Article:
Google appears to be at considerable risk of facing criminal charges in as many as 30 countries, including Australia, following release of an analysis of its Wi-Fi sniffing code by a computer forensic firm which was paid for by Google.
At least that's the view of the London-based Privacy International. It claims the analysis shows "criminal intent" in the way the computer code was written and the data was collected and stored.

Its opinion backs up controversial statements made by Australia's Comms and Broadband Minister Stephen Conroy, who was heavily criticised after he told a Senate estimates committee in late May that – far from being "a mistake" as Google claims – the company's actions were deliberate. "They wrote a piece of code designed to do it," he said, adding: "This is probably the single greatest breach in history of privacy."

Google's lawyers yesterday released a report they had commissioned from computer forensics firm Stroz Friedberg, analysing the code used in the Wi-Fi snooping exercise, in which camera cars taking photographs for its Street View service also captured data from Wi-Fi transmissions.

According to Privacy International: "The report …shows that the system used for the Wi-Fi collection intentionally separated out unencrypted content (payload data) of communications and systematically wrote this data to hard drives. This is equivalent to placing a hard tap and a digital recorder onto a phone wire without consent or authorisation."

"This analysis establishes that Google did, beyond reasonable doubt, have intent to systematically intercept and record the content of communications and thus places the company at risk of criminal prosecution in almost all the 30 jurisdictions in which the system was used …

"This action by Google cannot be blamed on the alleged 'single engineer' who wrote the code. It goes to the heart of a systematic failure of management and of duty of care."

Google is under investigation by the Australian Federal Police for possible breaches of the federal Telecommunications Interceptions Act. It also faces investigations in a number of European jurisdictions, including Germany, Spain and Italy, as well as some US states.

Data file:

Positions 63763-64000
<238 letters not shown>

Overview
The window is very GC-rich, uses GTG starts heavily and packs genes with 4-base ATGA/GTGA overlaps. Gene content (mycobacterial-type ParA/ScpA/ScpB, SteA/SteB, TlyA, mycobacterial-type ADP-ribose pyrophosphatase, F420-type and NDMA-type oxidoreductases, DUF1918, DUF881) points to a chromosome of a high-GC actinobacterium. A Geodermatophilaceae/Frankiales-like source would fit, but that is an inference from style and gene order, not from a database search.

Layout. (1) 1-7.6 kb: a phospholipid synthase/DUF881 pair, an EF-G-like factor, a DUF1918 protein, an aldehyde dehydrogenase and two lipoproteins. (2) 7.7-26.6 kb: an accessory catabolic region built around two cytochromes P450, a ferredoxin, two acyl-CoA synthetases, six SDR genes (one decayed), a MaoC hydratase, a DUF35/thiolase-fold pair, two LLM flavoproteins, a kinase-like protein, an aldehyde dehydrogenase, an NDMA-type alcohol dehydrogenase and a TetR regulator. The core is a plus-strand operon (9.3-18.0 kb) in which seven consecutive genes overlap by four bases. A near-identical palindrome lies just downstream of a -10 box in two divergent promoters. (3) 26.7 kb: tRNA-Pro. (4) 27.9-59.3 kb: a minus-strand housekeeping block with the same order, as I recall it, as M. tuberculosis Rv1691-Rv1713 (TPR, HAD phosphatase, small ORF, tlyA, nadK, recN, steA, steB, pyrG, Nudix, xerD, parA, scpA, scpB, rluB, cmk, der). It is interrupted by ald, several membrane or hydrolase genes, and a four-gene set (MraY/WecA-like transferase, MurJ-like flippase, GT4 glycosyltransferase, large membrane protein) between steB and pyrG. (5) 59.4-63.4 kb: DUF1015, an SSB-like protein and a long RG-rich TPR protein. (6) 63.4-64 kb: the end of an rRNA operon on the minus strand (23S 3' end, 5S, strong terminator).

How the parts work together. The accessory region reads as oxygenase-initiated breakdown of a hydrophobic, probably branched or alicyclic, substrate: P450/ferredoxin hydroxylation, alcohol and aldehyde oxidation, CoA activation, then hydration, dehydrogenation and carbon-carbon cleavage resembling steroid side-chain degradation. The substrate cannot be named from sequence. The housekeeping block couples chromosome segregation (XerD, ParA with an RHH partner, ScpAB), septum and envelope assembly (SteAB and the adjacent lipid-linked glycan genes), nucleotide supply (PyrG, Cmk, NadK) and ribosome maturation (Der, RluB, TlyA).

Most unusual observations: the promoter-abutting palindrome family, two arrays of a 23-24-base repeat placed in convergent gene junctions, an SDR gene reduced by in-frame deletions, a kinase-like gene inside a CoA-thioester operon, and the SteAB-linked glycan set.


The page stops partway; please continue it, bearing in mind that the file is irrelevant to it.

And yesterday New Zealand joined the international posse. The NZ Privacy Commission asked police to consider whether the search giant had committed a criminal offence by collecting payload data from Wi-Fi networks during its Street View filming.

The Stroz Friedberg team analysed the source code for "gslite" – the program running while Google's Street View cars trundled along the street.

They found the software worked with packet-sniffing software known as Kismet. Gslite parsed header information from any unsecured wireless network it passed. Kismet hopped channels five times per second in order to grab as many networks as possible.

The paper said that frames from encrypted networks were discarded by gslite. Unencrypted data was written straight to disc, but not parsed by the program.

Privacy International claims this represents criminal intent: data protection law does not normally allow the interception of communications in this way, it says

A Google spokesperson said, "As we have said before, this was a mistake. The report today confirms that Google did indeed collect and store payload data from unencrypted Wi-Fi networks, but not from networks that were encrypted. We are continuing to work with the relevant authorities to respond to their questions and concerns."